• EIA AEO 2013 Reference Cost; cryptic figure footnote citation, cited page 06.


When these goals are met, the levelized cost of an all-electric vehicle with a 280-mile range will be comparable to that of an ICE vehicle of similar size. Even before these ambitious goals are met, the levelized cost [purchase cost + operating cost] of most plug-in hybrid electric vehicles—and of all-electric vehicles with shorter ranges (such as 100 miles)—will be comparable to the levelized cost of ICE vehicles of similar size. Although there is little evidence that levelized cost plays an important role in vehicle purchase decisions for most consumers, there is substantial evidence that initial purchase price plays an important role—and meeting these targets will help to reduce the purchase price for plug-in electric vehicles. In light of uncertainty concerning consumer preferences and manufacturer plans for PEVs, DOE is selecting ambitious technical goals for this program.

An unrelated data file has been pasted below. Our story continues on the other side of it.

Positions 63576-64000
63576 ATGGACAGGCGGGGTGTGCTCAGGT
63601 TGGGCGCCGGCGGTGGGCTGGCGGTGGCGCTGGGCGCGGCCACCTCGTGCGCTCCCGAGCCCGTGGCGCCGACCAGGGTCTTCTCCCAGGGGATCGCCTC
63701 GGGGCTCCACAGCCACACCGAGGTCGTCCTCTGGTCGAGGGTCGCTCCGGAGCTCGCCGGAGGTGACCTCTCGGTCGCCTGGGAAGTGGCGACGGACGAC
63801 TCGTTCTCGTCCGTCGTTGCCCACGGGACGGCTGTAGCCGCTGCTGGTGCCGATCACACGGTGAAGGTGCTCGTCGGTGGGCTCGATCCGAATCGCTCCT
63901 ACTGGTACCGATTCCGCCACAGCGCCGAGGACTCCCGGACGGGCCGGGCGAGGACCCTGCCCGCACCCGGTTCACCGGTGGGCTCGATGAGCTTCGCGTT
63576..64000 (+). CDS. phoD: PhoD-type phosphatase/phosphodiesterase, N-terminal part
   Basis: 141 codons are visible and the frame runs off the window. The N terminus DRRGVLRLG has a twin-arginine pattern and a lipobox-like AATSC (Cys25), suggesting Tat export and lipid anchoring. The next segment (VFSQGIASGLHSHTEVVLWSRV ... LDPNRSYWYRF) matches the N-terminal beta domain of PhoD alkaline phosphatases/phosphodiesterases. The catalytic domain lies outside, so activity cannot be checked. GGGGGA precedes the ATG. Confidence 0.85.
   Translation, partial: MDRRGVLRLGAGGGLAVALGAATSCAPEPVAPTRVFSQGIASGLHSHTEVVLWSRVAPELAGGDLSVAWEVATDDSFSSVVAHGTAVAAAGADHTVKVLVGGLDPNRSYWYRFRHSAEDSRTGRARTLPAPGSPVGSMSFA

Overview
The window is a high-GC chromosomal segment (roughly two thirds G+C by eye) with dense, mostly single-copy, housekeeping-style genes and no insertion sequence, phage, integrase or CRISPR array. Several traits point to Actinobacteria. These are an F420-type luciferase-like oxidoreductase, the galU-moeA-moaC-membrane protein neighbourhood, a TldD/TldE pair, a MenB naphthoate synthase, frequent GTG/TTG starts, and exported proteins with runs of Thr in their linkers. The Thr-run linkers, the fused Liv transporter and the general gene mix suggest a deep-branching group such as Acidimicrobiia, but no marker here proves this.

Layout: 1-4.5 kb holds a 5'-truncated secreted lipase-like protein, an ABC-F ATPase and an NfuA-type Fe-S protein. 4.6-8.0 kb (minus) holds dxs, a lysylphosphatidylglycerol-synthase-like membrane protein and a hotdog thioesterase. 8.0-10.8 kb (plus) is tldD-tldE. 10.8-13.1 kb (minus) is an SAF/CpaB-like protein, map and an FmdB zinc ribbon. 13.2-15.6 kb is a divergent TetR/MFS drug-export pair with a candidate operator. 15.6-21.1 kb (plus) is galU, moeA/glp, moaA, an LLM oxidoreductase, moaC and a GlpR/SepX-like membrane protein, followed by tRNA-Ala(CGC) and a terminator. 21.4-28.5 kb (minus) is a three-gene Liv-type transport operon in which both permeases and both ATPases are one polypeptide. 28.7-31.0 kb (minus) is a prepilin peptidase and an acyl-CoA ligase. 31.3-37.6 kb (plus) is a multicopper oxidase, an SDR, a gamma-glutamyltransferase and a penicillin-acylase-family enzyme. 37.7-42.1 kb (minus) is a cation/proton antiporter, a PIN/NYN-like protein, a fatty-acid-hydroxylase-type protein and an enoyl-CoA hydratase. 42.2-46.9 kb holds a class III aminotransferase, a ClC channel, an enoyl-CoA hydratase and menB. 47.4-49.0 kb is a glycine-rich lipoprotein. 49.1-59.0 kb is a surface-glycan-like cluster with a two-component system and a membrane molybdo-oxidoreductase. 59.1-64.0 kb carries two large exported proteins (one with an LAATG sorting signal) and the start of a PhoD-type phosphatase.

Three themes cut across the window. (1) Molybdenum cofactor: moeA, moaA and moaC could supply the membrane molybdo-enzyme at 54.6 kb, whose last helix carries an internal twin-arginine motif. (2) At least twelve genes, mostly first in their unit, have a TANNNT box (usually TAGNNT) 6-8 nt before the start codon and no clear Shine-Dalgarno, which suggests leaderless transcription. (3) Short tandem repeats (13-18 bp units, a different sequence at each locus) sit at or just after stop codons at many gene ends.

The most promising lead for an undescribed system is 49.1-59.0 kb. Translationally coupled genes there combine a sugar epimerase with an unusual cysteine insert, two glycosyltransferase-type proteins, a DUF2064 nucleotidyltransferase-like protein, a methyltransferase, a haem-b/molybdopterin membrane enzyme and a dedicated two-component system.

page 15.

  • Disclaimer: This paper does not represent, reflect, or endorse an existing, planned, or proposed policy of the U.S. Government, including but not limited to the U.S. Department of Energy. The U.S. Department of Energy does not guarantee the accuracy, relevance, timeliness, or completeness of information herein, and does not endorse any sources used to obtain this information. As such, this paper is not subject to the Information Quality Act and implementing regulations and guidelines.
  • Reference herein to any specific commercial product, process, or service by trade name, trademark, manufacturer, or otherwise does not constitute or imply its endorsement, recommendation, or favoring by the United States government or any agency thereof.